We congratulate Mr. George Oppong Weah, 51, on his stunning victory in the presidential election run-off in Liberia, having won 13 of the 15 counties in the country and 61.5 per cent of the votes cast. We commend his opponent, Liberia’s Vice President Joseph Boakai, 73, for his gallantry in conceding the election and congratulating the victor. It is reassuring that Boakai went further to dispel the suggestion of any future legal challenge.
That is as it should be in a clean, free and fair election. We, therefore, congratulate the people of Liberia for a peaceful democratic exercise and for building on their democracy after decades of dictatorship and nearly 15 years of civil war and social strife.
George Weah is something of a prodigy. Arsene Wenger, who took him to Europe in 1988 for the first time, could not help but recall the humble boy picked up from Clara Town slum where he grew up, an hour away from Liberia’s capital, Monrovia. He appeared in Monaco, unknown, looking lost and unsure of anything but his mental and physical strength, plus a determination to succeed. In seven short years, he had worked himself to the pinnacle of global football by winning the FIFA World Footballer of the Year and the Ballon D’Or, becoming the first and, till date, the only African to win those laurels. That year, he also won the European Footballer of the Year Award and was named the African Footballer of the Year. The following year, 1996, he was named the African Footballer of the Century.
Weah demonstrated that football is, first and foremost, a mental contest to which physical strength is an essential complement. In his most sensational goal in Italy against Verona, he ran the whole length of the field, beating seven defenders. So much has been said about his skills – his speed, dribbling ability and clinical finishing – such that FIFA describes him as “the precursor of the multi-functional strikers of today.” It is in recognition of his skills that he is on Pele’s list of the “World’s 100 greatest living players.”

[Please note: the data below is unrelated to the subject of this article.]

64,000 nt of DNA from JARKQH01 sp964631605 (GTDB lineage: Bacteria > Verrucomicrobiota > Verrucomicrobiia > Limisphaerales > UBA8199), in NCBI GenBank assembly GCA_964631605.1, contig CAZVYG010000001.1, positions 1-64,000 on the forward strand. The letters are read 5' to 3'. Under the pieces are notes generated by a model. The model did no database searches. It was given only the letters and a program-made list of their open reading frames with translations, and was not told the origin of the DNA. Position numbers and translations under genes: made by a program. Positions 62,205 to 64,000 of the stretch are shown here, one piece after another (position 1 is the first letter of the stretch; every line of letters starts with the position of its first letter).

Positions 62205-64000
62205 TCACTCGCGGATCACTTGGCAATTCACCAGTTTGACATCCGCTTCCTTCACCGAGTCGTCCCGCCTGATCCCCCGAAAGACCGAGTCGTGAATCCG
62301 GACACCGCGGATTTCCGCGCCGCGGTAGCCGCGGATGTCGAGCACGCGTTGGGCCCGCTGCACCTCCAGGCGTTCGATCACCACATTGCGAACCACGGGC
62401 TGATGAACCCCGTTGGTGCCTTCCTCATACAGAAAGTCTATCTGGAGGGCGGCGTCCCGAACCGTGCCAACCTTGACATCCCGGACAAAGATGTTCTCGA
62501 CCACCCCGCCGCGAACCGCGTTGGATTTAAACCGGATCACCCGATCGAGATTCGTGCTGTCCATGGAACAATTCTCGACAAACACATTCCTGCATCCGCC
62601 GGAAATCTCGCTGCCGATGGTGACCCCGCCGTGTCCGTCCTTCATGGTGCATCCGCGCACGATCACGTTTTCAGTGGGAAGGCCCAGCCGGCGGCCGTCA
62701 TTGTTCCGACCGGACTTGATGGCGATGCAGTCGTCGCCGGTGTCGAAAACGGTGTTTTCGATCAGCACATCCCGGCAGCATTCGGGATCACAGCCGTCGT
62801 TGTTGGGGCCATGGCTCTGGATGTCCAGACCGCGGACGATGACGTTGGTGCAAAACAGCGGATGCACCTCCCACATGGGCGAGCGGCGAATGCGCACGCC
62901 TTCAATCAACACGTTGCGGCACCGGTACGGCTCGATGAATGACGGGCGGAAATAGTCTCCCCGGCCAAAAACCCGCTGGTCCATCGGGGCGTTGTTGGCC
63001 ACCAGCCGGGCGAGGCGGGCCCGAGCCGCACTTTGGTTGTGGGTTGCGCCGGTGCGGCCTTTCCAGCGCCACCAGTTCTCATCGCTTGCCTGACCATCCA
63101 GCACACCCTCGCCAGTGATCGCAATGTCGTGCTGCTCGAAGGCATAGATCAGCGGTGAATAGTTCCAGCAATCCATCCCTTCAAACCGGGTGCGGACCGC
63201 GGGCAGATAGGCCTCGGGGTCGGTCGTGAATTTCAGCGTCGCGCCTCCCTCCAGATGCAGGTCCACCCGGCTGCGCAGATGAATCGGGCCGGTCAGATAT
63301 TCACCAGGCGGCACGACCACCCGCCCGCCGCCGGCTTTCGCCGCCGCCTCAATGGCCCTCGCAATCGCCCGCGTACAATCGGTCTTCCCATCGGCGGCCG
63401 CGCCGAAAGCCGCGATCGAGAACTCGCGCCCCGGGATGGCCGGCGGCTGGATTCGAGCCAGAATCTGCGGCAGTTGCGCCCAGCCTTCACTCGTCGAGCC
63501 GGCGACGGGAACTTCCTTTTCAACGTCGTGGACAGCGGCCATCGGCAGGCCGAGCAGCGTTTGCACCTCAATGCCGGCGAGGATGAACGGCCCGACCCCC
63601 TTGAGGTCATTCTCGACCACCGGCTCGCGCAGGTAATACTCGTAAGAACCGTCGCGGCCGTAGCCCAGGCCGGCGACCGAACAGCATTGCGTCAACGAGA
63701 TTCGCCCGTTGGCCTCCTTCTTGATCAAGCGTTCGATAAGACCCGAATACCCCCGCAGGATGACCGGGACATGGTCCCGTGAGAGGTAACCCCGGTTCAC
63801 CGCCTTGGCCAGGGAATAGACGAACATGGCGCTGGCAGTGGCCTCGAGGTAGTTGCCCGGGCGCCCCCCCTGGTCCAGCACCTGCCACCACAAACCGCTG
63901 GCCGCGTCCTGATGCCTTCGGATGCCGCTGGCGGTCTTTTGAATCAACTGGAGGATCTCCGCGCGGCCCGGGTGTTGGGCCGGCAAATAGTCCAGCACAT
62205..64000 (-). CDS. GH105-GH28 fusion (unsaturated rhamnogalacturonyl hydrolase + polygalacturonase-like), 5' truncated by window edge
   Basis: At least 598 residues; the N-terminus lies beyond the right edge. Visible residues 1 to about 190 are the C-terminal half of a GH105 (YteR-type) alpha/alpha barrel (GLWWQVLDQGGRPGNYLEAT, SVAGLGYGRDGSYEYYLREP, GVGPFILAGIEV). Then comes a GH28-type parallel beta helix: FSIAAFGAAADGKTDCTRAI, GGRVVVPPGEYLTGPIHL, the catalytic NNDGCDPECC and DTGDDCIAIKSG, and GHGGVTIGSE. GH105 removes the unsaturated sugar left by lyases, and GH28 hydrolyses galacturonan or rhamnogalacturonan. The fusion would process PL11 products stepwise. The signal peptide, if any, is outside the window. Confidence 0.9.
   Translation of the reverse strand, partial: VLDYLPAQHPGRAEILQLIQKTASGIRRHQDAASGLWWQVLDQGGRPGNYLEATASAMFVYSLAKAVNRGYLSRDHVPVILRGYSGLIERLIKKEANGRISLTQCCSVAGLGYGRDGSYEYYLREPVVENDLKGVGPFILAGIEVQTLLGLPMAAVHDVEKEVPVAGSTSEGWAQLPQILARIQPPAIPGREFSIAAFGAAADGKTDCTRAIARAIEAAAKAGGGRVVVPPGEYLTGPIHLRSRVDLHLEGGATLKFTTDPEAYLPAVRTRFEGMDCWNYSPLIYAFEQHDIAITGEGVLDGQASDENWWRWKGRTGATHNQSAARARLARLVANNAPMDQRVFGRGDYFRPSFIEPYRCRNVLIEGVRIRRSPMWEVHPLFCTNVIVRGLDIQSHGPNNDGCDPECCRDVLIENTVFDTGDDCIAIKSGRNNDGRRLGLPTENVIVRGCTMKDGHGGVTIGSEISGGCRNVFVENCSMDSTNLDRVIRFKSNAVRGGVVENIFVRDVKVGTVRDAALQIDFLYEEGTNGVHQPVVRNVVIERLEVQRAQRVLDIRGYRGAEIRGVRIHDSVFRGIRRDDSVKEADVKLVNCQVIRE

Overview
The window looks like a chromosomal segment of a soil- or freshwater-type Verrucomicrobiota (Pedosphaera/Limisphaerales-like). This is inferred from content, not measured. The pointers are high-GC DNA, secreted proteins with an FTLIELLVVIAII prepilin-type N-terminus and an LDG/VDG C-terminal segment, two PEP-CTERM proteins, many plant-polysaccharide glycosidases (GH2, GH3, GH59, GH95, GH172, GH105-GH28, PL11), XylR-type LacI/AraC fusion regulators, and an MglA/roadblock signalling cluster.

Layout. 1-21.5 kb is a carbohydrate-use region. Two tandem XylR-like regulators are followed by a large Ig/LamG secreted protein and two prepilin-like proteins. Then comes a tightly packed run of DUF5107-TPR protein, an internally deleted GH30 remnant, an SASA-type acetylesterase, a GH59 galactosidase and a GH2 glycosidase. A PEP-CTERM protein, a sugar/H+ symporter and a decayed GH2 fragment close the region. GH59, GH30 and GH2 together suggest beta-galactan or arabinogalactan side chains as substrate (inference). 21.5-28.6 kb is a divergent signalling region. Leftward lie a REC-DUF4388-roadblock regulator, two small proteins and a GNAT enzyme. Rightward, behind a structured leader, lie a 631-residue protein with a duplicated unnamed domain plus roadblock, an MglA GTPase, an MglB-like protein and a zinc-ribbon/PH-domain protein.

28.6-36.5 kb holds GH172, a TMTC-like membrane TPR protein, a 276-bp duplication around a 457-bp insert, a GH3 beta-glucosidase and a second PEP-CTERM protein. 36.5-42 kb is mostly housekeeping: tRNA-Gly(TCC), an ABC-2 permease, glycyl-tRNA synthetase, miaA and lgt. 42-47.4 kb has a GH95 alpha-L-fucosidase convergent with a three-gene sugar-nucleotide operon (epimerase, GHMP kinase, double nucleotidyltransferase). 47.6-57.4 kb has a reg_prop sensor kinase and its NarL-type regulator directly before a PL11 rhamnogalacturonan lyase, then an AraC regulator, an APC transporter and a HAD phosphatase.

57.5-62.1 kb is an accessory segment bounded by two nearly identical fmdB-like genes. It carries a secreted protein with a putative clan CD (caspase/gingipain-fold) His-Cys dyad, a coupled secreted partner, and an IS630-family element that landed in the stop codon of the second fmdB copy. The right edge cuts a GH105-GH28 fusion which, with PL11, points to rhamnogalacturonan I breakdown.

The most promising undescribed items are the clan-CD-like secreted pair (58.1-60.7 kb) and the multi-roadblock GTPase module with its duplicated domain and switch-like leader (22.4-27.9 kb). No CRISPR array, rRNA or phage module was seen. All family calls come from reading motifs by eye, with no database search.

His return to “adult education” after his soccer career shows a motivated man who knows the value of education, a model sportsman who after all those enviable attainments, humbled himself to return to sit for his school certificate in 2006, then went ahead to seek tertiary education till he obtained a Master’s degree.
We think Weah is probably one of the best prepared Africans for the post he has been elected into. Having been raised in a slum, he would have no excuse not to understand the needs of the poor. Having been in the Senate, he cannot but be familiar with the workings of the legislature. He was always considered a man with a good heart. Even while he was still playing in Europe, he was so committed to Liberia, he was willing to pay his own money to help the national team when the government was unable to do so. He is considered a man of peace and his attitude to politics is considered exemplary. In the 2005 presidential election, he was narrowly beaten by the incumbent Mrs. Ellen Johnson Sirleaf, yet after the elections, he did not have a rancorous relationship with her.
Weah’s job is well cut out for him. He has to build on the efforts of the outgoing president. He must consolidate the peace which has prevailed during the years of democratic rule. He must work harder on the provision of essential infrastructure. Liberia has been able to attract a great deal of international understanding and sympathy, and he must explore the enormous goodwill the country enjoys to boost electricity supply and other facilities which are now in short supply. His victory should be an inspiration for African youths. He must realise that Africa’s eyes are keenly watching how well he justifies the responsibilities placed upon him by his election.